Starring in the show are John Justice Parker as Jesus, Anthony Nuccio as Judas and Val Roche as Mary Magdalene. The show is directed by Jessica Kris, and the musical direction will be handled by the veteran Roger Blankenship.
The show runs July 5 through 15, with performances at 8 p.m. Thursdays and Fridays, 2 p.m. and 8 p.m. Saturdays, and 3 p.m. Sundays.
Tickets are $25, $15 for groups and children under 12, and $10 for students. Call 877-710-7779 to buy tickets or get more information.
Twenty years ago this month, three woodwind players from the Palm Beach Opera Orchestra decided to fill the time between seasons with a summer program of chamber music.
Now in its 21st season, the Palm Beach Chamber Music Festival opens July 6 with the first of four weekends of concerts in three different venues countywide. The first concert in July 1992 at Palm Beach State College’s Duncan Theatre came about because there was so little musical activity during the summer.
“There was nothing going on in the summer. It was before Beethoven on the Beach with the Florida Philharmonic, it was before any of that stuff. There was nothing going on,” said bassoonist Michael Ellert, who founded the festival with clarinetist Michael Forte and flutist Karen Dixon. “And so we decided to do something in place of nothing.”
Among the works planned for this season are Bela Bartok’s Contrasts in Week 3 (originally written for Benny Goodman and Josef Szigeti), Schubert’s beautiful song cycle The Shepherd on the Rock with mezzo-soprano Sonia Santiago in Week 2, and Brahms’ beloved Piano Quartet No. 1 (in G minor, Op. 25), in Week 4.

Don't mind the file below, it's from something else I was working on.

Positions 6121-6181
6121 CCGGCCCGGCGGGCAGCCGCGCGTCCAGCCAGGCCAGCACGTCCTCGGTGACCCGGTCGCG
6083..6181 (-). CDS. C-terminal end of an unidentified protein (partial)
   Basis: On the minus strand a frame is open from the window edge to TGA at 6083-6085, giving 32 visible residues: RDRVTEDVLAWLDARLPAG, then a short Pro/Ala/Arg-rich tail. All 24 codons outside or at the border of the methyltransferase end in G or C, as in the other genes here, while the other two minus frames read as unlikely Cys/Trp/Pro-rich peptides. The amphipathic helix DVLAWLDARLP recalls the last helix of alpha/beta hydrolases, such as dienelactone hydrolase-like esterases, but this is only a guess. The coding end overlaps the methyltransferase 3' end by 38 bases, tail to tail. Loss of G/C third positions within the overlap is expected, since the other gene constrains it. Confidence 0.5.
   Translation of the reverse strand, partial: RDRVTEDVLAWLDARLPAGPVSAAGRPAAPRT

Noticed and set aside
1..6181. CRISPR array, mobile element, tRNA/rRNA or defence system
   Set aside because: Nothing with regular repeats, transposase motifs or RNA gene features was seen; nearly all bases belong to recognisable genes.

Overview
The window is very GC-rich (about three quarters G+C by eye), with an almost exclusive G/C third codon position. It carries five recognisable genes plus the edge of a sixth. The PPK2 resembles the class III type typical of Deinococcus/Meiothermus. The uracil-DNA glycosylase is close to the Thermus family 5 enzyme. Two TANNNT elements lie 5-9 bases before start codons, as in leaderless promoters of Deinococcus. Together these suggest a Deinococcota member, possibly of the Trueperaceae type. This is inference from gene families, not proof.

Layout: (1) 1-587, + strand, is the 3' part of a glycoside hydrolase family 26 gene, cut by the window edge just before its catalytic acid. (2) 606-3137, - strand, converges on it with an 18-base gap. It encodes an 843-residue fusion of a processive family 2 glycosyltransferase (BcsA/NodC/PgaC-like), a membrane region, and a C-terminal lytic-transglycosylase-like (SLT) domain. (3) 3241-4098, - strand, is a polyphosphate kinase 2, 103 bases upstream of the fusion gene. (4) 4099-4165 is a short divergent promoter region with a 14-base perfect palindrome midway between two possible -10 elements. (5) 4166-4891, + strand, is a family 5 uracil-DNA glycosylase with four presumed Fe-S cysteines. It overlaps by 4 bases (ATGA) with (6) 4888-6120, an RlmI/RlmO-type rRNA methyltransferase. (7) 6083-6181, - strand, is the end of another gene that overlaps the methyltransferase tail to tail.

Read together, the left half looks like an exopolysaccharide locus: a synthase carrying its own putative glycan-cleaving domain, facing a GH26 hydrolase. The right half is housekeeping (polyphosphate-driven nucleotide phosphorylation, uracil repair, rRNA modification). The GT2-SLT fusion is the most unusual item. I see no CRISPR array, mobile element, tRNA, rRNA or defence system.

The first week will offer music by Boccherini and Poulenc, and a major work by the unfairly neglected Franco-Polish composer Alexandre Tansman, who will be represented by his Septet for woodwinds, trumpet, viola and cello, written in 1930.
For personnel and financial reasons, the festival can’t be expanded as is, Ellert said. But early in the coming season, it’s possible the musicians will perform some winter concerts, perhaps as part of an Orpheus Chamber Orchestra-style ensemble.
Changes in schedule at the Palm Beach Opera and other ensembles have left some of the musicians at looser ends than they have been in the past, so the festival musicians are talking about filling up that time with a new venture.
“We’re trying to figure out if there’s anything we can do in September, October, November, before everything else gets started,” Ellert said.
The summer concerts are planned for July 6-8, 13-15, 20-22, and 27-29. Friday concerts are at 8 p.m. at the Helen Persson Recital Hall on the campus of Palm Beach Atlantic University in West Palm Beach; Saturday concerts begin at 8 p.m. at the Eissey Campus Theatre at Palm Beach State College in Palm Beach Gardens; Sunday concerts are scheduled for 2 p.m. at the Crest Theatre at Old School Square in Delray Beach.
Tickets are $25 per concert or $85 for all four; students get in free. Tickets are available at the door or in advance. To order, call 800-330-6874, or send an email to email@example.com.
Greg Stepanich is editor of The ArtsPaper. Email him at firstname.lastname@example.org.